Back for one final post, again, help me in welcoming my good friend, fellow old book collector, and Etsy purveyor of all things vintage modern and awesome, Thingummery.
Dare Wright, Random House, 1961
It’s pretty hard to talk about Dare Wright’s Lonely Doll series without talking about Dare Wright. This isn't generally the case with children’s book authors. Though I’m always curious to read biographies of my favorites, I don’t actually need to know about the personal life of William Stieg or Margaret Wise Brown to appreciate their work. Dare Wright is a different story, because her stories—about a pretty, narcissistic doll and her surrogate family of Steiff stuffies—are so oddly beautiful, so unsettling and also share an uncanny resemblance to Wright’s own deeply unsettling, very sad life.
You can read the 2004 biography The Secret Life of the Lonely Doll by Jean Nathan for all the chilling details; I read the excerpt in Vanity Fair and then immediately bought the book, but I've never read the whole thing. It’s just too sad. The nutshell is that in 1917, Dare’s parents divorced when she was just three. Her father, a theater critic, moved from their home in Cleveland to NYC with her beloved older brother, leaving Dare alone to contend with her overbearing mother Edith, a society portrait painter. Oh, and Edith just happens to be the name of the titular Lonely Doll, who just happens to look exactly like Dare.
According to the biography, the mother-daughter relationship was very intense, very strange, and much has been made of the fact that as adults they shared the same bed and that Dare never married and quite possibly remained a virgin her whole life. It’s all very Grey Gardens/What Ever Happened to Baby Jane type stuff. After Dare finished high school, they moved to NYC, where she struggled as an actress, succeeded as a high fashion model, but ultimately preferred to work behind the camera, as a fashion photographer and then as the author/creator of the books that would become her life’s work. Today, those books enjoy an illustrious cult following: A New York Times article from a few years ago name-checks all sorts of literary/fashion/music icons who admire her, including Kim Gordon, Anna Sui, Steve Meisel and David LaChapelle.
There are ten books in the Lonely Doll series, three of which were reissued in the late 1990s by Houghton Mifflin (including the first) but I’m writing up The Lonely Doll Learns a Lesson because I scored the first edition at a library sale a few years ago. To sum up the first book, which was published in 1957 and introduces the characters—and the controversy surrounding them—Edith is a despairing doll living alone in a grand NYC mansion until one day two stuffed bears inexplicably arrive on the scene. Stern Mr. Bear becomes a father figure; his presumed son Little Bear becomes her brother and best friend. Like most kids, they get into all sorts of mischief. Single dad Mr. Bear grimly puts up with it until Edith one day plays dress-up with her never-seen, never-mentioned owner’s makeup and gowns without permission, so he puts her over his knee and spanks her bottom. He also threatens to abandon her, which is more distressing to Edith than the corporal punishment (hmm… father and brother abandoning little girl… sounds familiar, right?).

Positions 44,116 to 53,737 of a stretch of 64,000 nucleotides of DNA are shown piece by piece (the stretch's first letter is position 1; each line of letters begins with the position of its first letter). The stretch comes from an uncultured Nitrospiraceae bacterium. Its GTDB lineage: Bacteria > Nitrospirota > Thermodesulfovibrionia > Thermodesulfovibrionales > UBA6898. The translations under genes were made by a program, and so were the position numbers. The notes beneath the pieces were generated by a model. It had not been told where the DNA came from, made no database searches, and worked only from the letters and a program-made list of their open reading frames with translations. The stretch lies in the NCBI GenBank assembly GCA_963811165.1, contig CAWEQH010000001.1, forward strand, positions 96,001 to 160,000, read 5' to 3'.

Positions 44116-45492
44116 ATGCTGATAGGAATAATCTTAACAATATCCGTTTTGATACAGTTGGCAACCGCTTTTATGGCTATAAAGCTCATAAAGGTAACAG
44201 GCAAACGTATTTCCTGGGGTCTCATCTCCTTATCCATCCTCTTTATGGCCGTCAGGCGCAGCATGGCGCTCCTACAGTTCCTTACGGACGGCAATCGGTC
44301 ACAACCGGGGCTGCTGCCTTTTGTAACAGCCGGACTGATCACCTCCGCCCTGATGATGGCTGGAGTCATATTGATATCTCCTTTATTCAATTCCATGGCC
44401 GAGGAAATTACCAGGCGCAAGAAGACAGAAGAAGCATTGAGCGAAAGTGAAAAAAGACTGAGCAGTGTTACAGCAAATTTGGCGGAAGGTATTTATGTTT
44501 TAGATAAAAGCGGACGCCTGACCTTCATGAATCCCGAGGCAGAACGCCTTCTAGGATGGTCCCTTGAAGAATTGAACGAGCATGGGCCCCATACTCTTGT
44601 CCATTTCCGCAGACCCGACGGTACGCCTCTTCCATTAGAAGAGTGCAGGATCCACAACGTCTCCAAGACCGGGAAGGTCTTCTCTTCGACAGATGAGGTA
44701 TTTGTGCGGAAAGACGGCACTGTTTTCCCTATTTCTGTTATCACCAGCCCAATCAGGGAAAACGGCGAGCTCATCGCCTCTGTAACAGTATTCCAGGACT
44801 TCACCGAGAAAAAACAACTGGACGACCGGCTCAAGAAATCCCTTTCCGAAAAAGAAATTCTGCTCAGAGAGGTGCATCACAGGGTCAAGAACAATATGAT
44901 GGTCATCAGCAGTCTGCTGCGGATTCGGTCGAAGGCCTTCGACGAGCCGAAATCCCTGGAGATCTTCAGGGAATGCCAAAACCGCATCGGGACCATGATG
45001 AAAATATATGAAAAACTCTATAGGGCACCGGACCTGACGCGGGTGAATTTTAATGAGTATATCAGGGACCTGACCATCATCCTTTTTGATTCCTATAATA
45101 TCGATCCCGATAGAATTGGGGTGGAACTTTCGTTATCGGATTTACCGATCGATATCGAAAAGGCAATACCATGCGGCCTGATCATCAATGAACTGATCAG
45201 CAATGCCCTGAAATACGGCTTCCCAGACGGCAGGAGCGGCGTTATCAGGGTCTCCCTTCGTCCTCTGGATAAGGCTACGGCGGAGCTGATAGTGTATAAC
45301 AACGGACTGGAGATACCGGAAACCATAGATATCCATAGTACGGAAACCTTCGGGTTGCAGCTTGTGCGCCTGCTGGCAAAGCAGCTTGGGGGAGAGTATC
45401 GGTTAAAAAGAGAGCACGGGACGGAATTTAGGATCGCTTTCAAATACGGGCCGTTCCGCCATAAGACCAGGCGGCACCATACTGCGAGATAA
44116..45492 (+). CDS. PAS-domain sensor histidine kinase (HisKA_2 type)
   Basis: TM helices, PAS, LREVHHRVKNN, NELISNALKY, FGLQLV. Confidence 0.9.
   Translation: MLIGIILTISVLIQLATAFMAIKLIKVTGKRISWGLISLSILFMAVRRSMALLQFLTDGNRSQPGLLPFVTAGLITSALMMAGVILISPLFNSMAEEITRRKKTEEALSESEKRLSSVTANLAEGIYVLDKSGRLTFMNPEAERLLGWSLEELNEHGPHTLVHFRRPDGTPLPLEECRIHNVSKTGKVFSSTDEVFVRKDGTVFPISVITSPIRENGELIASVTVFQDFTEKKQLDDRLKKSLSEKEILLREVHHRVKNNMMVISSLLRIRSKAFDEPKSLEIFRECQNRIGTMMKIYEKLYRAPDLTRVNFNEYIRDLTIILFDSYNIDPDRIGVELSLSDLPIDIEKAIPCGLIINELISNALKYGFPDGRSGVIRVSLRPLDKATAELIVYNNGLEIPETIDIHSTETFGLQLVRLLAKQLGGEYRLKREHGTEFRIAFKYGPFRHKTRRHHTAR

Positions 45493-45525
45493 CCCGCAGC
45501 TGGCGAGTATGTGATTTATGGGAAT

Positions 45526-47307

But it’s the spanking that disturbs (and/or titillates) a lot of readers, and it recurs in other books in the series. Which is why many adults find her stories too creepy to share with their kids, though I don’t think kids find them creepy at all (mine don’t). Adults see sadomasochistic subtext where kids only see an interesting anachronism—a misbehaving little girl getting spanked instead of being put in time out or having her iPad privileges revoked.
In The Lonely Doll Learns a Lesson, Edith doesn't get spanked for her bad behavior—she gets measles. The story begins with Edith enamored of a new kitten and Little Bear feeling very left out. Self-centered Edith is totally oblivious to her brother/BFF’s feelings until Mr. Bear has to give her one of his lectures. She agrees to make more of an effort to include Little Bear but they still keep bickering because Edith is so obsessed with the cat. Finally, Mr. Bear has to send her off to bed and then comfort poor Little Bear, who wishes he had a dog.
The next morning Edith wakes up feeling crummy. The doctor is sent for and when it’s discovered she has measles, she has to stay in bed and find ways to pass the time (I love the photo where she’s reading Now We Are Six).
Little Bear pays her an illicit visit, right after the kitten has gotten all tangled in Edith’s hair. Little Bear decides to rectify matters by roughly cutting off Edith’s golden locks. She freaks out. Mr. Bear rushes to see what the fuss is about, and then does the only thing he can do—he finishes the job, giving Edith quite a cunning bob.
The next day, Edith is feeling better and regretful about her bad behavior. She goes to apologize to Little Bear and finds that now he has the measles too. She hatches a plan with Mr. Bear to buy him a puppy as a gesture of kindness and forgiveness, and all ends in happiness and harmony.
So are Dare Wright’s books compelling if you don’t know her backstory? I definitely think so. For one thing, her photographs are beautiful (especially if you have a taste for midcentury interiors and vintage New York City). But her most impressive artistic achievement is creating a hermetically sealed world inhabited by a doll and two bears. A world that’s convincing the way a really good episode of The Twilight Zone is convincing: something doesn't feel quite right but you don’t find out what it is until the end. With the Lonely Doll books, you don’t ever have to find out—unless you choose to read about Dare’s real life.